Sunlight Attack

Mossy bank with wild geranium leaf backlit by sun

Usually there are plenty of opportunities to pick an overcast day if we’re planning to visit a garden or, if not, at least chances to wait for a cloud. But this year is different. Unrelenting sunshine is not usually a big issue in northern England but Texan-style blue skies (with not a cloud in sight all day long) are all the rage.  

In my last few garden visits, I’ve been in the unusual position of having to battle with the sun to get a decent picture. The score so far? Something like Sun 96, Susan 4. Undeterred, I’m sharing the four (top to bottom: Herb Robert; Jovibarba heuffelii; epimedium leaves; roses) while listing a few woes. An attack of sunshine clearly brings out the worst in me – if you don’t want to hear me grumble, avert your eyes from the words and look at the pictures.

I won’t go into our (lack of) air conditioning, other than to mention that’s why we start to get warnings of killer heatwaves when temperatures outside reach 85F / 29C. A small, flimsy plastic fan offers some respite, but my car’s air-conditioning has given up the ghost, despite being recently recharged.

We tend to associate sunshine with happy days, but our moorland is on fire in parts of Lancashire and Yorkshire, and the scent (or stench, depending how close you are) of smouldering peat has spread for miles around. The wildlife has so far taken the brunt of the fallout, although some people have had to move out of their homes as a precaution and I dread to think what conditions must be like for the soldiers and firefighters battling for control.

Hens and chicks leaves colourful in the sun

English people are already in an overexcited, anxious state because of the World Cup – a good proportion of us are waiting to see how our team will perform while another good proportion who don’t like football are het up because all our soaps have been rescheduled.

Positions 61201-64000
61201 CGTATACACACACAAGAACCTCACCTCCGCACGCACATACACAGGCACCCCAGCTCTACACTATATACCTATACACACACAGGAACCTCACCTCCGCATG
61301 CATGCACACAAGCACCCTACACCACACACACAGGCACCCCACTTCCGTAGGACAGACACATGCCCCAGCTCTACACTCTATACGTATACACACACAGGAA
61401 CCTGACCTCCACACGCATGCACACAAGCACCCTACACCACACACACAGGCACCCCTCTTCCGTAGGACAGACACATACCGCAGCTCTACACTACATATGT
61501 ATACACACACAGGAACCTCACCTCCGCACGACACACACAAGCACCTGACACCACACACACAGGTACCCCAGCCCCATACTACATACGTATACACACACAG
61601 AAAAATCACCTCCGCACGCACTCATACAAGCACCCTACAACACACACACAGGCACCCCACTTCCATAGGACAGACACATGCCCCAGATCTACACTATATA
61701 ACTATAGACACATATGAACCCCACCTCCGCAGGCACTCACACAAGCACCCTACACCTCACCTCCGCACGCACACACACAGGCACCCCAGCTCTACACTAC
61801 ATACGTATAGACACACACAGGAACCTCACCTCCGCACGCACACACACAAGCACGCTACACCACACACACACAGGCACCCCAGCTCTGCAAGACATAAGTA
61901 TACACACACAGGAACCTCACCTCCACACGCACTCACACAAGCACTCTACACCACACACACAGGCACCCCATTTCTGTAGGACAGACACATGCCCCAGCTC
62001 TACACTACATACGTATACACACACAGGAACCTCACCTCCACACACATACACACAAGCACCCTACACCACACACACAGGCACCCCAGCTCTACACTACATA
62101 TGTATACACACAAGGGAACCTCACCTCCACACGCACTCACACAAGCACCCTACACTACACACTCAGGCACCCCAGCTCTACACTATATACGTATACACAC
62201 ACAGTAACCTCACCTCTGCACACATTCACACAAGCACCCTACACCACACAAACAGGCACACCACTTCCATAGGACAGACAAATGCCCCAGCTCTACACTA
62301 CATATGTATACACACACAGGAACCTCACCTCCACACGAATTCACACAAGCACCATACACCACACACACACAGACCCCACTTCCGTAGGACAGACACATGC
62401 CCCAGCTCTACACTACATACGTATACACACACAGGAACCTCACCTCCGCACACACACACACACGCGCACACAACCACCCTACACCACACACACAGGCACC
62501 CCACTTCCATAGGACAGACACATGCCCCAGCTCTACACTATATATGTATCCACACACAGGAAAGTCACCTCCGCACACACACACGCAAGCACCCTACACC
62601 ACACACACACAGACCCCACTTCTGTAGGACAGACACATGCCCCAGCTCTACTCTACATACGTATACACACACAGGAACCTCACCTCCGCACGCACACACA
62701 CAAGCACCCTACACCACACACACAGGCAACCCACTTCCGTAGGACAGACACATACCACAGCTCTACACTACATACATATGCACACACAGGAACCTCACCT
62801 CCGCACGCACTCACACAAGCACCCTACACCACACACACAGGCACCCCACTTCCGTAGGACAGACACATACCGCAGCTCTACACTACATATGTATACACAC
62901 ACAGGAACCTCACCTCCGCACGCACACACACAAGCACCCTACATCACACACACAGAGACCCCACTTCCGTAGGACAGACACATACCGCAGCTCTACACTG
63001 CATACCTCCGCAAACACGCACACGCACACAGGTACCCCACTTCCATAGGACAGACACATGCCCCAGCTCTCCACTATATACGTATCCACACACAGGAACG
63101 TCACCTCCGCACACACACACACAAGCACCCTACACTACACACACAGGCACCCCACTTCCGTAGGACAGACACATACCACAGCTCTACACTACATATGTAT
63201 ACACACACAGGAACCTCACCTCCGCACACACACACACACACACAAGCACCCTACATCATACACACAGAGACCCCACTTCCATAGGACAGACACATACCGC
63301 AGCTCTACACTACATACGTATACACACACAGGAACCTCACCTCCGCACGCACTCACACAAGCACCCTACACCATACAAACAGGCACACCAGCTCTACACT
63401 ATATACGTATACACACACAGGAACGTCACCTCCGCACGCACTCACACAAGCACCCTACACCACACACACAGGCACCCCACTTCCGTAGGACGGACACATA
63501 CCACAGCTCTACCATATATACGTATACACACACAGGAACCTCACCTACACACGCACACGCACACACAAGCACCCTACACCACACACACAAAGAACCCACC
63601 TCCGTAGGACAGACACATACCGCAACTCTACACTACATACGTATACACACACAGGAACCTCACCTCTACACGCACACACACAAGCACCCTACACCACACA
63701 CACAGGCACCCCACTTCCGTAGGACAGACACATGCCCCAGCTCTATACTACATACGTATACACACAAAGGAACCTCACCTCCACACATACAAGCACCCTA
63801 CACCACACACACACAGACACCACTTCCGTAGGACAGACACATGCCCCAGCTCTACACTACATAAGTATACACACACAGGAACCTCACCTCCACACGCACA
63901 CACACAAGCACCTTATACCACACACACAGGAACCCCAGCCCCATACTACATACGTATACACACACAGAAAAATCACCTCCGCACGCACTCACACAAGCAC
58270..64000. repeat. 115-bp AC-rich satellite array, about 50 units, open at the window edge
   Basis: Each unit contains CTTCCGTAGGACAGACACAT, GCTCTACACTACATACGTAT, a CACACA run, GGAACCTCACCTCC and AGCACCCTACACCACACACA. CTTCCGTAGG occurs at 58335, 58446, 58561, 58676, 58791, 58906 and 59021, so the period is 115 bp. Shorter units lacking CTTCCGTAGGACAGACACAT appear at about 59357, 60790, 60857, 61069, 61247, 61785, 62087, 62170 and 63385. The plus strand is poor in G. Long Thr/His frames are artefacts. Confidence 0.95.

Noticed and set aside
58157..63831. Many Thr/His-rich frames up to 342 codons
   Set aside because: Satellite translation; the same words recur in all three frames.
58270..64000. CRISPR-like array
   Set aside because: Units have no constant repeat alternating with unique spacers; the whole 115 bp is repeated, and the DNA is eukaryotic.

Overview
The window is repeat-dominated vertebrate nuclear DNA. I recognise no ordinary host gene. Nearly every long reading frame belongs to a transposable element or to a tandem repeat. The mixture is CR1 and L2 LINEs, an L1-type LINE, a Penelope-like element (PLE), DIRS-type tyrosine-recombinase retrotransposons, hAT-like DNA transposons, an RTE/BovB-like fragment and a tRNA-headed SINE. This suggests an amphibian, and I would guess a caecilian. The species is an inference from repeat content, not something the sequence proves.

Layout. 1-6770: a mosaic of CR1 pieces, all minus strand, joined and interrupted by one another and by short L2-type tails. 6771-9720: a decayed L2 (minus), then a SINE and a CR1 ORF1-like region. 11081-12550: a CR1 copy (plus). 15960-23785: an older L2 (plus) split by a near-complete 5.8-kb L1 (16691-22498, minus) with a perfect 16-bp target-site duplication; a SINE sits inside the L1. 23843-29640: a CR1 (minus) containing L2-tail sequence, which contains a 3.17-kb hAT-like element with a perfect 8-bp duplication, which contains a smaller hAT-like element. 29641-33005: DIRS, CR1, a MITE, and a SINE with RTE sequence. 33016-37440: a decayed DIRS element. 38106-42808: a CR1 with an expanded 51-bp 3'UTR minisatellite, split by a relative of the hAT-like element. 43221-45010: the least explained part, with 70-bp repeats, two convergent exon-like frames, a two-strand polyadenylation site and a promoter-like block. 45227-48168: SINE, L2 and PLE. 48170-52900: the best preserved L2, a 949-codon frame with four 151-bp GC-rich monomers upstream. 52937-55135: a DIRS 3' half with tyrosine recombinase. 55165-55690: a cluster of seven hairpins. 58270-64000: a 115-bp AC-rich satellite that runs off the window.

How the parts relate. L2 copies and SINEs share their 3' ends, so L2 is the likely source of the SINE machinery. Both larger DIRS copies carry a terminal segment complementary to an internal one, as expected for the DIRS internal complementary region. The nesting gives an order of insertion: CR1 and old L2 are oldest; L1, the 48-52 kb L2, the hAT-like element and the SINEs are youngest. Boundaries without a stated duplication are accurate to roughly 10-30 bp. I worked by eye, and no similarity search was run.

When the World Cup is on, you may be very surprised to learn that more beer is consumed in the UK. No? And not just us? All the more strange, then, that some of Europe’s carbon dioxide suppliers thought this might be a good time to do a hefty chunk of routine maintenance, all at the same time. Supplies of staples like bread, chicken, pork and beer are threatened just as everyone is wondering whether a British person can say ‘Let’s get the barbie out’ with any degree of credibility. But it’s OK, the BBC and other news channels are saying that we aren’t facing shortages, just less choice. I spy some marketeer’s subtlety behind that statement.

It all sounds like a plot to me. Sap the spirit of the English when it gets hot, just when they’ve taken their eye off the ball… er, make that when they’ve got their eye on the ball. I suppose ice lolly shortages will be next.

Heart shaped leaves with lighter veining

At this point, I’m reminded to share one of my latest games, invented to help make long road trips more tolerable. This one legitimises brief bursts of cathartic grumbling. It doesn’t sound convincing, but try it. Occupants of the vehicle have to take it in turns to grumble for 30 seconds without stopping or being interrupted. The game commences when it appears someone is going to start grumbling anyway. Might as well make a game of it.

My sweetheart and I play merely for the accolade of being best grumbler, but feel free to adjust the rules and prizes. For example, the grumbling time period could be extended to challenge an exceptionally skilful carload of grumblers and you could permit more than one cycle of grumbling per hour, which we do not. Start off with 30 seconds though. You’ll usually find it surprisingly hard to grumble for a full 30 seconds without stopping when forced to do so.

Having done my good deed for mankind by helping make long car journeys more fun, I’ll sign off with this tumble of roses shot for those who prefer flowers to leaves.

Small pink semi-double roses facing the sun

None of my ‘winning’ shots are perfect, but together they give me some hope that I can learn to get along with the sun… if I have to… I guess.